Gays, lesbians, bisexuals, transexuals, and intersexuals (GBLTI) cut loose with a big parade in downtown Tijuana on June 18. Perhaps a thousand-plus marchers and partiers arrived in the beds of pickup trucks and on tractor-trailers to show their gay pride while making their way down Avenida Revolución.
Spectators cheered them on as they chanted and cavorted along the parade route and passed out free prophylactics to bemused bystanders.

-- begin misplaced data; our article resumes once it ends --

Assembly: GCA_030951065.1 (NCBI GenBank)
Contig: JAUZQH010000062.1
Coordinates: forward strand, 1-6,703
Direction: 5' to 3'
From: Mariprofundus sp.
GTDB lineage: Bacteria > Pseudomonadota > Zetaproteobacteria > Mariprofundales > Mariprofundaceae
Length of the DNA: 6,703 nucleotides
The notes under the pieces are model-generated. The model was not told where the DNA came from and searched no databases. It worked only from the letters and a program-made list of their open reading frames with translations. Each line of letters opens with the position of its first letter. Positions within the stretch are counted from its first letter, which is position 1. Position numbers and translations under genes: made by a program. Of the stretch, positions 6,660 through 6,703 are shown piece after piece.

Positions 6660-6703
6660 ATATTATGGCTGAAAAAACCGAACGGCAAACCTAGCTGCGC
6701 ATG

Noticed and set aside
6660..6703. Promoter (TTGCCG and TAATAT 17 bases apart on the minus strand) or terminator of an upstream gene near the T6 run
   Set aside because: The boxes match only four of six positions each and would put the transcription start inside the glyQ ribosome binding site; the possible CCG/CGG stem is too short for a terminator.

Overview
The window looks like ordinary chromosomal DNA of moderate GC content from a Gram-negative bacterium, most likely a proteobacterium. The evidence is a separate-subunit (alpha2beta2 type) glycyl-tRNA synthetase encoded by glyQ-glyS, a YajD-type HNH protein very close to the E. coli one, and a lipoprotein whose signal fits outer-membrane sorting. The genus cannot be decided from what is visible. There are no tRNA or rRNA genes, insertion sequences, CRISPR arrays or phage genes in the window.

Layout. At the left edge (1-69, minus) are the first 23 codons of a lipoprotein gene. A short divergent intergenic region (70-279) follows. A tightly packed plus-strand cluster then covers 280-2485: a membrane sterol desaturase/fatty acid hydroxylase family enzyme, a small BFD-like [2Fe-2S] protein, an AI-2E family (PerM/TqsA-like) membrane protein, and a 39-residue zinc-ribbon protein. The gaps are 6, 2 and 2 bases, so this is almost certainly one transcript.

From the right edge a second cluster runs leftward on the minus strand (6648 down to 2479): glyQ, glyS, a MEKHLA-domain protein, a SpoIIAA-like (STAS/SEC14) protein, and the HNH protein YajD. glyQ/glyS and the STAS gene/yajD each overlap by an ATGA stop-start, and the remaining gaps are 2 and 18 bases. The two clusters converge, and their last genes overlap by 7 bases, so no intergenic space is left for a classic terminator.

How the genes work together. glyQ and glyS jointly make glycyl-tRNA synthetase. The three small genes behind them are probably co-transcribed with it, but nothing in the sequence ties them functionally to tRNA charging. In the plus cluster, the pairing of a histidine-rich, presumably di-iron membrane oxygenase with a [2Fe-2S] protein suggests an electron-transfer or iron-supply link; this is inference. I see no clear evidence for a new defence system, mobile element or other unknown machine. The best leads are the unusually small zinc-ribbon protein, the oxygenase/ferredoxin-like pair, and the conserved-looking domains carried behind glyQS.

Lorenzo Herrera, the organizer of the event and an activist for 28 years, had predicted in Frontera that the 16th annual march and parade would paralyze downtown Tijuana. Although well received, the celebration did not impede business in the district.
Herrera had said that part of the GLBTI march was to protest against police harassment of gays, particularly against the “sexo servidores" (prostitutes) who work in local bars. Herrera, who is also director of an association that assists AIDS patients, said that whether or not gay rights were legally sanctioned, those affected by police harassment and social disapprobation would continue “to be persons.”
Local bars that cater to gay clientele were big sponsors of the event, which included the selection of a parade queen.